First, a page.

Last week, PRWeek reported that British-based pro-democracy group Friends of Maldives had called on the PR industry to shun a tender to support a tourism drive by the Maldives government, after claims that President Mohamed Nasheed was removed from office by force in a coup d'etat in February.
However, the brief thought to be worth around £93,000 per month has now been handed to Ruder Finn.
David Hardingham, head of Friends of Maldives, called the developments 'extremely saddening'. He added: 'Clearly our hope was that no responsible PR firm would shake hands with a dictatorship that toppled a democratically elected leader at gunpoint.
'We can only ask ourselves: is a company with offices in seven countries and a long list of respectable clients really so desperate for the money? Because this kind of work does nothing for its reputation.'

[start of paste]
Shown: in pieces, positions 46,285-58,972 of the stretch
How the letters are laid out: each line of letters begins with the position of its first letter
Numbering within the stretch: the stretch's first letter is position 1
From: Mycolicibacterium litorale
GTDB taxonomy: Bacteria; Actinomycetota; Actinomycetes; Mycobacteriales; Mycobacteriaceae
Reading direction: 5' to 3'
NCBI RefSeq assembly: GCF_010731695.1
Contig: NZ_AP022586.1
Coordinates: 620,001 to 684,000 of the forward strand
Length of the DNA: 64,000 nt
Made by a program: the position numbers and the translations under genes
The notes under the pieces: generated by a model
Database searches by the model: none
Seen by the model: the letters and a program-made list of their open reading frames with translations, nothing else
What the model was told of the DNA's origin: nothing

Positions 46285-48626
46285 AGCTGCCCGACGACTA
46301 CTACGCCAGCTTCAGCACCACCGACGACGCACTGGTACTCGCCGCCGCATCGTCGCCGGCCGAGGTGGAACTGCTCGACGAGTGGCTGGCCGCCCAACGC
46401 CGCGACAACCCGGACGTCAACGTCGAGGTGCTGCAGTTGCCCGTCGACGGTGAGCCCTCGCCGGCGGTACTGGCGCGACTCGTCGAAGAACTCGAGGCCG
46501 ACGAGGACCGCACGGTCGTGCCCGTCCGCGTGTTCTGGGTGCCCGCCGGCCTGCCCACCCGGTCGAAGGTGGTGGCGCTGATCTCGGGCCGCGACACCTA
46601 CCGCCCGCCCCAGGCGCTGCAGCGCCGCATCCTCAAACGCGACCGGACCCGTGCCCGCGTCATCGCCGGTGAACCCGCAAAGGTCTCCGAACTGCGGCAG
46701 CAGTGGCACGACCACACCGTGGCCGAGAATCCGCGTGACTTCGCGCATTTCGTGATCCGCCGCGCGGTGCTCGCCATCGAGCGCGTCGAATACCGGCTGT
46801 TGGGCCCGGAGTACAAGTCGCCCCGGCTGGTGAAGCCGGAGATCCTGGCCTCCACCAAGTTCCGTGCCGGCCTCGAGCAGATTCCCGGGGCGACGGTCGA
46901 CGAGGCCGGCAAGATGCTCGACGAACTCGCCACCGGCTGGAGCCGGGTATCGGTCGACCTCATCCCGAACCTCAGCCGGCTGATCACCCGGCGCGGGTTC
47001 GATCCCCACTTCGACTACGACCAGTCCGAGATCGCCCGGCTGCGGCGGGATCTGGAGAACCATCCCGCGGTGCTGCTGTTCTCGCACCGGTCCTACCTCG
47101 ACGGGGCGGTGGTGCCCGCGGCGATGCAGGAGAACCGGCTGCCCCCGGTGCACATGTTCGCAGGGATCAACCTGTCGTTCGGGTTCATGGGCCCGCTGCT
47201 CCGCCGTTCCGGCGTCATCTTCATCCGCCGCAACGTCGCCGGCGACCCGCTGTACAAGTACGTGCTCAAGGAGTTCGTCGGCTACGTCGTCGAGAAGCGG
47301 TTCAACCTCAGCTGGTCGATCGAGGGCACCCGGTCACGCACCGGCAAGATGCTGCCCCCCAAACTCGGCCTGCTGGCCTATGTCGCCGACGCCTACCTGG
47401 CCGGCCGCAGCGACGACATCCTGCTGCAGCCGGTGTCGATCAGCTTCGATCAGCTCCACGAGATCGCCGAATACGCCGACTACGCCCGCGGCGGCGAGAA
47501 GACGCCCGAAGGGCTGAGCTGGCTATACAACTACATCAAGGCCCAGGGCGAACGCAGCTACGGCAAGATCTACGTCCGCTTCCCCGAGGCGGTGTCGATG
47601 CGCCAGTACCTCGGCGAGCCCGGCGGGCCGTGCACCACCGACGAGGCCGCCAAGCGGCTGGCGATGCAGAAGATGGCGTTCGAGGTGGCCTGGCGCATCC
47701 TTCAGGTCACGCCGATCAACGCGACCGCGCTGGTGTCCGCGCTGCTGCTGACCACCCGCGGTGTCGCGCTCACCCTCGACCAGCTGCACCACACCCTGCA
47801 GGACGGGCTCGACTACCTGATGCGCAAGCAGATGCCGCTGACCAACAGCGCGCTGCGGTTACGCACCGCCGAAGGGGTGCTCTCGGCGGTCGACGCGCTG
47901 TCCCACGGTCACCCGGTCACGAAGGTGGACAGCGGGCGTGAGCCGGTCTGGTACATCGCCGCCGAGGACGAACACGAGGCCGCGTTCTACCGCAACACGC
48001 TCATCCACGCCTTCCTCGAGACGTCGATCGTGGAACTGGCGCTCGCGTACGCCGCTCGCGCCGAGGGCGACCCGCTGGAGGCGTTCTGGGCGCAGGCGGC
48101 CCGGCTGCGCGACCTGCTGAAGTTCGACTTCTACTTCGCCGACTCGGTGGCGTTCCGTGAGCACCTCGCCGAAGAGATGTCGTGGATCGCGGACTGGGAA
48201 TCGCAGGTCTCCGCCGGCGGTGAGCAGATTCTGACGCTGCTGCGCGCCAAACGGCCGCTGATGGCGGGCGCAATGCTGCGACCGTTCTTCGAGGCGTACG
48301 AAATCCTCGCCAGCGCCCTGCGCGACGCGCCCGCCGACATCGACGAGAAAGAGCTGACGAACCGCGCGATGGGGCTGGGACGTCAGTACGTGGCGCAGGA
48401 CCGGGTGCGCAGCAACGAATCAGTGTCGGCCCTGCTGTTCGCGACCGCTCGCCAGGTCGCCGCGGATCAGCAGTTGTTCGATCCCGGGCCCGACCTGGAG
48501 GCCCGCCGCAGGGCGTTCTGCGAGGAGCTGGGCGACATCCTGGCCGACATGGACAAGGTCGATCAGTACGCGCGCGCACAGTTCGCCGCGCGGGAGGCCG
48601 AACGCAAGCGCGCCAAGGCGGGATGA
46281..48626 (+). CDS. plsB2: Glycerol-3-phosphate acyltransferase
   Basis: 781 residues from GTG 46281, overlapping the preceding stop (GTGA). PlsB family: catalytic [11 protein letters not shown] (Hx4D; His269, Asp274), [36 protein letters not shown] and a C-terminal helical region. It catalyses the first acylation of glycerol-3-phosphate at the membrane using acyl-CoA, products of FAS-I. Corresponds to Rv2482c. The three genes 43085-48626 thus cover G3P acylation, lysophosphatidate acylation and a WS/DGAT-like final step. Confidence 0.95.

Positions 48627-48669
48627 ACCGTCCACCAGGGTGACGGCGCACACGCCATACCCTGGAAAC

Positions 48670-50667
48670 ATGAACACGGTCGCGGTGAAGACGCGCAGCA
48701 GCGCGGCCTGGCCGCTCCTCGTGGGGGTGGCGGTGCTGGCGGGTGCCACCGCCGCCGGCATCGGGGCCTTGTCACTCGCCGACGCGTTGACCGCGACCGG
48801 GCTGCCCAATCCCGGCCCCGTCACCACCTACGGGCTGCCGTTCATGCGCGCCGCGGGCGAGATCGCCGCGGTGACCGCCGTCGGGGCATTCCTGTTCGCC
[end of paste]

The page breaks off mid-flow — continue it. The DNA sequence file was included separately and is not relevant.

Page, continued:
He urged Ruder Finn to 'tear up the contract, and think twice in the future about with whom it does business.'
Ruder Finn senior vice-president and ethics officer Emmanuel Tchividjian defended the decision to PRWeek: 'We believe Ruder Finn can contribute positively to the people of the Maldives, a country that depends on tourism for the bulk of its economy.'
He added: 'Prior to deciding to pursue the tender, we closely examined the complexity of the current political situation in the country.
'We were encouraged by the desire of the current government, in place according to the country's constitution, to focus on ensuring stability, democracy and transparency in the Maldives, including a free press.'
Tchividjian admitted there were 'diverse points of views' surrounding the circumstances around the change of government, into which a domestic inquiry is taking place.